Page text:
"Packed with Economists"?
Shiller: Private Accounts a Bad Deal

Yes, Bush Private Accounts Are a Bad Deal

Jonathan Weisman writes a pretty good article about Robert Shiller's calculations in "The Life-Cycle Personal Accounts Proposal for Social Security: An Evaluation". The 3% real interest rate on the clawback of contributions to private accounts is too high to make them a good deal. Shiller's right:

washingtonpost.com: Retirement Accounts Questioned: Nearly three-quarters of workers who opt for Social Security personal accounts under President Bush's 'default' investment option are likely to earn less in benefits than those who stay with the traditional Social Security system, a prominent finance economist has concluded. A new paper by Yale University economist Robert J. Shiller found that under Bush's default 'life-cycle accounts,'... a third of workers would bring in less in benefits than if they remained in the traditional system... [if future returns are like] historical rates of return in the United States. Using global rates of return, which... more closely track future conditions, life-cycle portfolios could be expected to fall short of the traditional system's returns 71 percent of the time.... Shiller used 91 computer simulations to analyze the past performance of stocks and bonds in a variety of portfolios. He measured the returns in 44-year increments, beginning in 1871, to approximate a worker's lifetime contributions to personal accounts.

The results 'showed a disappointing outlook for investors in the personal accounts relative to the rhetoric of their promoters,' concluded Shiller, a leading researcher in stock market volatility who gained fame in the late 1990s for his warnings of a stock market bubble. Shiller's paper... is adding to research that suggests the White House has been overly optimistic in its assumptions about personal investment accounts. A recent paper by Goldman Sachs economists said the White House's anticipated 4.6 percent rate of return above inflation could be nearly 2 percentage points too high.... Under the Bush proposal, workers would be better off choosing private accounts only if those accounts earned annual returns that exceed inflation by 3 percent.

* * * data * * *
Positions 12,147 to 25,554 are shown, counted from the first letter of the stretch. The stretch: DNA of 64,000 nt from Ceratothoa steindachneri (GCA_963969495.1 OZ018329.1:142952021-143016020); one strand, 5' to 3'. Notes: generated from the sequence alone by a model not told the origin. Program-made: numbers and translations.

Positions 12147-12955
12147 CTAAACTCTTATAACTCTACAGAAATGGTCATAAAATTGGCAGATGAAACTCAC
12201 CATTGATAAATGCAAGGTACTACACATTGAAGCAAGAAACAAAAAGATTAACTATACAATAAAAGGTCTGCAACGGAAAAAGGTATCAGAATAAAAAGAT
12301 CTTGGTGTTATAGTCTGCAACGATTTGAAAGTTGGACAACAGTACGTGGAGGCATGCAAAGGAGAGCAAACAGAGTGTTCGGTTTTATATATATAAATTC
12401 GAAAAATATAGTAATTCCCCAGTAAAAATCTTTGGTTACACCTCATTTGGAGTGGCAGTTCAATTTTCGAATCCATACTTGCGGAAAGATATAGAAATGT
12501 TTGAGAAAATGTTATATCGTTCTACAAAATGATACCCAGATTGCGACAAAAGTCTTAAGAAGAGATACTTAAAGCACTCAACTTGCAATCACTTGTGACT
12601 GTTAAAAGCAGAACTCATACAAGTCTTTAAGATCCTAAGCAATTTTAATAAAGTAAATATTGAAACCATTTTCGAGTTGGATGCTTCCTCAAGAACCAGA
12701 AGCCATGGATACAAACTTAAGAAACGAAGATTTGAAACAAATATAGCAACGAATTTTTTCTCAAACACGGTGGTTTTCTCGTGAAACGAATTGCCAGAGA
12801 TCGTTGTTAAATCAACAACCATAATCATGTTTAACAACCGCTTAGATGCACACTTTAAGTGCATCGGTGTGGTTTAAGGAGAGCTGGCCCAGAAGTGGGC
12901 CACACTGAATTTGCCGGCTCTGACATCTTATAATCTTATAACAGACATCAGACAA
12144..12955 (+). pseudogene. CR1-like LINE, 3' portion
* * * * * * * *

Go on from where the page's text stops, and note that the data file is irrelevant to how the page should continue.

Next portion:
'I'm one of these people who maintain the 3 percent rate is too high a trade-off,' said Jeremy J. Siegel, a finance professor at the University of Pennsylvania's Wharton School and a longtime advocate of stock investing. 'You can't get 3 percent in the market anymore.' Trent Duffy, a White House spokesman, said the administration is not contemplating changes to the proposal at this point. 'We're confident returns on the market will be well in excess of what we need to make the program work well for seniors,' he said....

[T]he 3 percent hurdle appears too high for many to clear, Shiller found, especially with the conservative strategy the administration has embraced. According to U.S. historical rates of return, the life-cycle portfolio fell short of the 3 percent threshold 32 percent of the time, meaning nearly a third of personal account holders would have been better off sticking with the traditional Social Security system. The median rate of return was 3.4 percent, barely better than the traditional system. Upon retirement, accounts would yield an annuity payment of about $1,000 a year, 'hardly a windfall,' Shiller said.

But he also adjusted for what he expects to be lower future rates of investment return by using historic rates of return from international stock and bond markets.... The life-cycle portfolio under these adjusted returns lost money compared with the traditional system 71 percent of the time, with a median rate of return of just 2.6 percent, $2,000 less in annual benefits than those of workers who stick with the traditional system. 'To say that there is a money machine in the stock market, that it can be tapped to yield great wealth without significant risk if one uses life-cycle investment methods, is a big mistake,' Shiller concluded...

I've been talking about this here, here, and here. But Shiller has real Monte-Carlo simulation results.